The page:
Rwandan farmers gain increased space in government planning
May 21, 2019
By Jean d’Amour Mugabo
Farmers in Rwanda are increasingly gaining voice in setting districts’ performance targets and holding leaders accountable, thanks to a project by Transparency International (TI)-Rwanda.
Funded by the World Bank, the five-year project running until 2022 aims at empowering farmers at district level to improve performance contracts, locally known as Imihigo, in agriculture sector through social accountability tools.
The project is being implemented in the Eastern Province’s Kayonza District and in Nyanza District of the Southern Province.
During the TI, World Bank and government officials visit on Tuesday, Kayonza farmers said the project has helped them earn agricultural skills and space for advancing their concerns from grassroots level to the district level. Districts usually set performance targets or Imihigo for which they receive budget in every fiscal year.
Faustin Nzaramba, a farmer in Rwinkwavu Sector, said farmers have acquired cooperative management skills and are working basing on targets whereas their aspirations are advanced through their representatives to the district.
“We sit together and prepare our targets, write them down, assess the required inputs and embark on their implementation, then we later evaluate our targets attainment upon the harvest,” he said.
Odette Mukamutara, another farmer in Rwinkwavu, said they used to grow sweet potatoes and yams which could not earn them cash but they are now earning money for children’s school fees and other basic needs since they started growing rice.
The duo is part of Indatwa cooperative which brings together 4,217 members who mainly grow rice on 1,000 hectares of land in Rwinkwavu Sector.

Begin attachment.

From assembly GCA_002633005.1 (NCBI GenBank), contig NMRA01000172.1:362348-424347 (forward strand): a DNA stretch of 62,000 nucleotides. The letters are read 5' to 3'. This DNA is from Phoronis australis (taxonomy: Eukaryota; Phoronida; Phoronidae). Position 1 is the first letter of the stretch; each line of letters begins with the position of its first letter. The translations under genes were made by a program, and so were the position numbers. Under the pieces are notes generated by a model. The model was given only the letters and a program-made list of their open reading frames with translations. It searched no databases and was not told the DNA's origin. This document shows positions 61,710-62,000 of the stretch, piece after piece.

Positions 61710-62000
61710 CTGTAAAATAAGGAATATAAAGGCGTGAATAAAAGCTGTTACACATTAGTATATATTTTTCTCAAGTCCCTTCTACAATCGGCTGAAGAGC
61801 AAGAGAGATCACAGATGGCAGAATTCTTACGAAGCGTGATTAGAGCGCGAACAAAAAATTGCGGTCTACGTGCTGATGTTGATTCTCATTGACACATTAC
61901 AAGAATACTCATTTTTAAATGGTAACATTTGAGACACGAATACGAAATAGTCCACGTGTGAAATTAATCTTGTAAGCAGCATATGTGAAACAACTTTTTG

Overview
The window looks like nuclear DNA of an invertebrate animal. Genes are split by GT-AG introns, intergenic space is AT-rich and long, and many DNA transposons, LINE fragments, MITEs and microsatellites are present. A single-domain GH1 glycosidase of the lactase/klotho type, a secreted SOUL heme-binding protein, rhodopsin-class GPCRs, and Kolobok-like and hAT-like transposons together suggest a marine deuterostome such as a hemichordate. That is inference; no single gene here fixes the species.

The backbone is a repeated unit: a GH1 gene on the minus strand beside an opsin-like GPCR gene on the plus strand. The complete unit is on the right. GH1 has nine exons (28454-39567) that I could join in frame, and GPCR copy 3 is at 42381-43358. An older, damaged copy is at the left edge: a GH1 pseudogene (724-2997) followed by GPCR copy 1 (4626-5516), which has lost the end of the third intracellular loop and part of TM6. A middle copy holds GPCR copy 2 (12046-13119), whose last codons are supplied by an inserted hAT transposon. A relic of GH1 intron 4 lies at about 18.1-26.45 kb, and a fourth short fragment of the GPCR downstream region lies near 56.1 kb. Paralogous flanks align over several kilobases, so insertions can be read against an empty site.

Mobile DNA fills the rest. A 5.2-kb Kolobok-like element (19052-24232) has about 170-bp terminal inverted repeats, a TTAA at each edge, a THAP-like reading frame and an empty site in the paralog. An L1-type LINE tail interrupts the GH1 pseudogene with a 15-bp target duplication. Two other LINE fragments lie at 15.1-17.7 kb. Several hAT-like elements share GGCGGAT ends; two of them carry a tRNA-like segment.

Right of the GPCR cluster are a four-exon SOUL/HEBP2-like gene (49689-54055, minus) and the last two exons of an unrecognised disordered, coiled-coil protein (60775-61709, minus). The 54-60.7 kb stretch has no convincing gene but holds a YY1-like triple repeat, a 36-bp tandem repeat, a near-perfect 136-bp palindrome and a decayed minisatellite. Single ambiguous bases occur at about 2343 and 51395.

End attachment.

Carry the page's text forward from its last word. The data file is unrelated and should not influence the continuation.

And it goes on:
With increased farm production, farmers cite challenges of the market as the current client, Izimano Industry, has insufficient funds and delays to pay for the rice supplies as a consequence.
“We supplied the first batch of our production to Izimano Industry in January but out of a total of Rwf330 million, the buyer has only paid us Rwf140 million per now. There is a huge delay in paying us and this is because of the market monopoly,” said Olive Irababarira, the cooperative manager.
Officials pledge solutions
Visiting officials pledged action on raised issues and encouraged the farmers to heed to the lessons by the agriculturist for larger production.
Dr Octave Semwaga, Director of Planning at the Ministry of Agriculture, commended TI-Rwanda’s project on helping shape farmers’ concerns and advancing them into the national planning.
“We ask you to optimally utilise the irrigation machines and other subsidies the government has offered you. We shall be looking into how we can bring you more support. Aim at bigger production and cash in more,” he said.
“We are happy now that the challenge farmers here are facing is about the market; it was previously different when they were crying of poor production and food shortage. We have taken up this market challenge; we want to accompany rice dealers to ensure better marketing and find other markets with the industrialists who can use our rice as raw material to manufacture other products.”
The Executive Director of TI-Rwanda, Apollinaire Mupiganyi, said the anti-graft body has taken up the farmers’ problems and will keep advocating for their solutions with the concerned institutions.
“It has been observed that there are top-down programmes while the ordinary citizens’ role is insignificant. We started this project to improve citizens’ participation in making decisions that affect them. We help collect their concerns and send them to the district level for consideration. They have got a voice to task the government on their priorities,” he said.
Mupiganyi added that lessons from the project’s implementation will be shared and discussed in a way to influence agricultural sector policy design and the Imihigo processes at the district and national levels.
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